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Week #2 - Winter 2022 Litter

Updated: Dec 17, 2022

Weekly Litter Update - December 11, 2022

This has been a busy week for us here at O&M. Puppies have started to walk some and have begun opening their eyes. All are doing well, and it has been super fun to see some of their personalities peeking through. We expect that the puppies will begin to gain their sense of hearing this week as well.


Puppy Weight Tracker

During the first two weeks we weigh the puppies twice a day. After that we transition to a weekly weigh in. In the chart below we only display the average of the two weights for that day.


Early Scent Introduction (ESI)

What is ESI?

Early Scent Introduction (ESI) is a program that helps puppies by introducing them to different scents at an early age. By introducing certain scents this early we find that puppies have boosted awareness and confidence. Similar to ENS, ESI is conducted from days 3-16 and is very beneficial for their development.

During this program, we expose the puppies to a different scent each day. As we are allowing the puppy to smell the item for that day, we are also observing and making note of their reaction on our neonatal care charts. If a puppy shows interest in the scent we mark the reaction as positive (i.e. moving nose towards the scent). A negative reaction is recorded when the puppies tries to move away from the scent. A neutral response is recorded when the puppy is interested in the scent.

What are the benefits?

Studies have shown that stimulating puppies scent ability early on dramatically increases their scent ability later in life. In fact, most therapy and early services dog training, requires that a dog have specific scent ability, and ESI is critical to jumpstarting and increasing this ability.

By doing this training and recording their reactions we are helping each of our puppies to be better prepared for their forever homes and continued training and development.


Puppy Health and Nutrition

If your puppy comes in contact with poison, a timely trip to the vet can be the difference between life and death. It is important to be aware of common household toxins and to put preventative measures in place to avoid the likelihood that your puppy will come in contact with these toxins. Some common toxins to be aware of are listed below, but note this list isn't comprehensive and we encourage you to evaluate and inspect your environment to see if there are toxins not listed here that are present around your puppy.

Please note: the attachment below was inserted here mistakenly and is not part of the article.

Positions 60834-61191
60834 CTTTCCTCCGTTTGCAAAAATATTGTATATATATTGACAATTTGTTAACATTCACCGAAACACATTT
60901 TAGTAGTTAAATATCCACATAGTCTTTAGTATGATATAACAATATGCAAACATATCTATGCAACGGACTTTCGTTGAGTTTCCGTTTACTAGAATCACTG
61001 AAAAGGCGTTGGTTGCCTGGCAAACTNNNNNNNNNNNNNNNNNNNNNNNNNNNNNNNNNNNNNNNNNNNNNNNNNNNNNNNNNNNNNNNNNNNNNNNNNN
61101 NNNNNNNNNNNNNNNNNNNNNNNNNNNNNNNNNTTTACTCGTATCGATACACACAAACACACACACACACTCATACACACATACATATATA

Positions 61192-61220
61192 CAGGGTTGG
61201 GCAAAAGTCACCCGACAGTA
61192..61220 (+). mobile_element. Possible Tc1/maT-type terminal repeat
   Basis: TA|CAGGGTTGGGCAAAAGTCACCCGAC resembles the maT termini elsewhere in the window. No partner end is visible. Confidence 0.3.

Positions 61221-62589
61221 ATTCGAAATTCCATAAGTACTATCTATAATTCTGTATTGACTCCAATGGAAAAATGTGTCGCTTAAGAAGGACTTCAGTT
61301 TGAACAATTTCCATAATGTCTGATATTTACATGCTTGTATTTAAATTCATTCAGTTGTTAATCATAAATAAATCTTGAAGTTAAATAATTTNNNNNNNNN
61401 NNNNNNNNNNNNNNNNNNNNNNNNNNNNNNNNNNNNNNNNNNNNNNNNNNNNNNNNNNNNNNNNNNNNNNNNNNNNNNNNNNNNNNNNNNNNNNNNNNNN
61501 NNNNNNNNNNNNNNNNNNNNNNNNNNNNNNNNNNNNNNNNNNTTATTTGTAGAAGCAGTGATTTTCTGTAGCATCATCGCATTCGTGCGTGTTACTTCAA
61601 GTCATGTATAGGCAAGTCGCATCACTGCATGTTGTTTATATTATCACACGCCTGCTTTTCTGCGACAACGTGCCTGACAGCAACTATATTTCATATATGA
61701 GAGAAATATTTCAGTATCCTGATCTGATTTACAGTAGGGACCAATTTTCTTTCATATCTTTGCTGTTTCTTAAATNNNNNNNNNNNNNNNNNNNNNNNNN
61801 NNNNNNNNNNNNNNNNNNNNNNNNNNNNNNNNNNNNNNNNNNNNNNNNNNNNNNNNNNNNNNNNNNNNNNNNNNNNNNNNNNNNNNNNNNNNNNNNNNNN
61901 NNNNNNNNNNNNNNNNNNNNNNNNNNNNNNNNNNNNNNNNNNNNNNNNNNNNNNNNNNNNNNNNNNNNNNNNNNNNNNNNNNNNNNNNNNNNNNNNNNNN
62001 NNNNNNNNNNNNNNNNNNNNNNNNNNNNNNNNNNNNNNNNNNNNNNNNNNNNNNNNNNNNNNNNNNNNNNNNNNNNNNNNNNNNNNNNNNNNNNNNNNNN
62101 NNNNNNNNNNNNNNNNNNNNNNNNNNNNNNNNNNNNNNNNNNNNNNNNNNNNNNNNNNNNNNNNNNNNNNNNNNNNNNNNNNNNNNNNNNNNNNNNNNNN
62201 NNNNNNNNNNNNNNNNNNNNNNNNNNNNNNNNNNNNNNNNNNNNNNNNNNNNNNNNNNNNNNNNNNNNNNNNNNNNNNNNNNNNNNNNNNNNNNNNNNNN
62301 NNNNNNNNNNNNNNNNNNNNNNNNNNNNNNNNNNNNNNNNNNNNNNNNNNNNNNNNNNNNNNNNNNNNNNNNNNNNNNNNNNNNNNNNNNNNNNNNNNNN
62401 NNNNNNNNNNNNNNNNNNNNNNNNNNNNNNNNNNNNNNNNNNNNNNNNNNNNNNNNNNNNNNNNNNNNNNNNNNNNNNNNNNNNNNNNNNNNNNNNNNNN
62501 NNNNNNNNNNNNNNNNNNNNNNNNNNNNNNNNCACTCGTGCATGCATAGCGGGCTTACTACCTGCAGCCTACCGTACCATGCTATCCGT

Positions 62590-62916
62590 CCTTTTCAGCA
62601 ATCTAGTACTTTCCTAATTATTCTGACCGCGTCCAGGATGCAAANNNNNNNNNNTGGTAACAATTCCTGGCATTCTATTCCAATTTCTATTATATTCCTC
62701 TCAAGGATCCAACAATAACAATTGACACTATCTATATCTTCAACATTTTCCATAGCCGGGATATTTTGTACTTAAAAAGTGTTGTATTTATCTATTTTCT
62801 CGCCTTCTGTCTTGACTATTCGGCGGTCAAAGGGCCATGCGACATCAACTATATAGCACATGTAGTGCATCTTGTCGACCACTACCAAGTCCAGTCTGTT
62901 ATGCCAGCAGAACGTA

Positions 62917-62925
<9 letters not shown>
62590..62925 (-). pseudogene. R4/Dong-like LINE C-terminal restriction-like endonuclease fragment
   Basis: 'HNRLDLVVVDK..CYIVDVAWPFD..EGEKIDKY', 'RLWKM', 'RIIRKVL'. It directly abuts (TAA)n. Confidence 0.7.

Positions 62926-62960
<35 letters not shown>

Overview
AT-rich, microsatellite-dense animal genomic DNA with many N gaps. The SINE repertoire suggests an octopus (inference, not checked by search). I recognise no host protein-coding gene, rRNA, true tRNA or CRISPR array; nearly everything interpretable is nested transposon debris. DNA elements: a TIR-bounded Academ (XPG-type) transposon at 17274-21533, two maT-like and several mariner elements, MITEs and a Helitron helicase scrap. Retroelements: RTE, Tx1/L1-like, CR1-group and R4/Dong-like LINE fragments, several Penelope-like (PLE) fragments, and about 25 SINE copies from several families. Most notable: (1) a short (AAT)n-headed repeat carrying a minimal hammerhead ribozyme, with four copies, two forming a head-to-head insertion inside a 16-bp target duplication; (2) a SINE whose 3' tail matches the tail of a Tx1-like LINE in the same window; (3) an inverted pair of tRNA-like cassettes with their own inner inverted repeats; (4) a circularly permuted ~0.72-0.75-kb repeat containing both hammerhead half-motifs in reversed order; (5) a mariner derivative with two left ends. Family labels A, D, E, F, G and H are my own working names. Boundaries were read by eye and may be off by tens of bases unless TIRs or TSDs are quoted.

Batteries. Access to batteries are seemingly everywhere. Batteries that are ingested can cause obstructions, burns, or poisoning. Some items in the house that are often overlooked, but can provide access to batteries, are things like musical greeting cards or button style batteries that are often found in remotes or small toys and are particularly dangerous.

Flea and Tick Products. At Oak and Magnolia, we recommend using flea and tick products especially if you live in a high risk area. However, overuse of these products can be dangerous. Only use products intended for dogs, and be very careful to only use the proper dosage for their size.

Medications. Never give human medications (e.g., acetaminophen, phenylephrine, ibuprofen, sleeping aids, diabetes drugs, etc.) to your puppy.

Rodent Poison. Rodenticides are the most common and most lethal pet hazard. If you suspect that your pet has consumed any type of rodenticide, seek medical attention immediately.

Toxic Food. There are many human foods that are toxic to dogs. It's important to know what these foods are and to be careful to ensure your puppy doesn't have access to them. Even small doses of these foods can lead to serious illness.

Toxic Plants. Some common plants and flowers are dangerous to animals. These include autumn crocus, azaleas, cyclamen, daffodils, dieffenbachia, dracaena, hyacinths, kalachoe, lilies, lily of the valley, oleander, philodendron, sago palm, and tulips.


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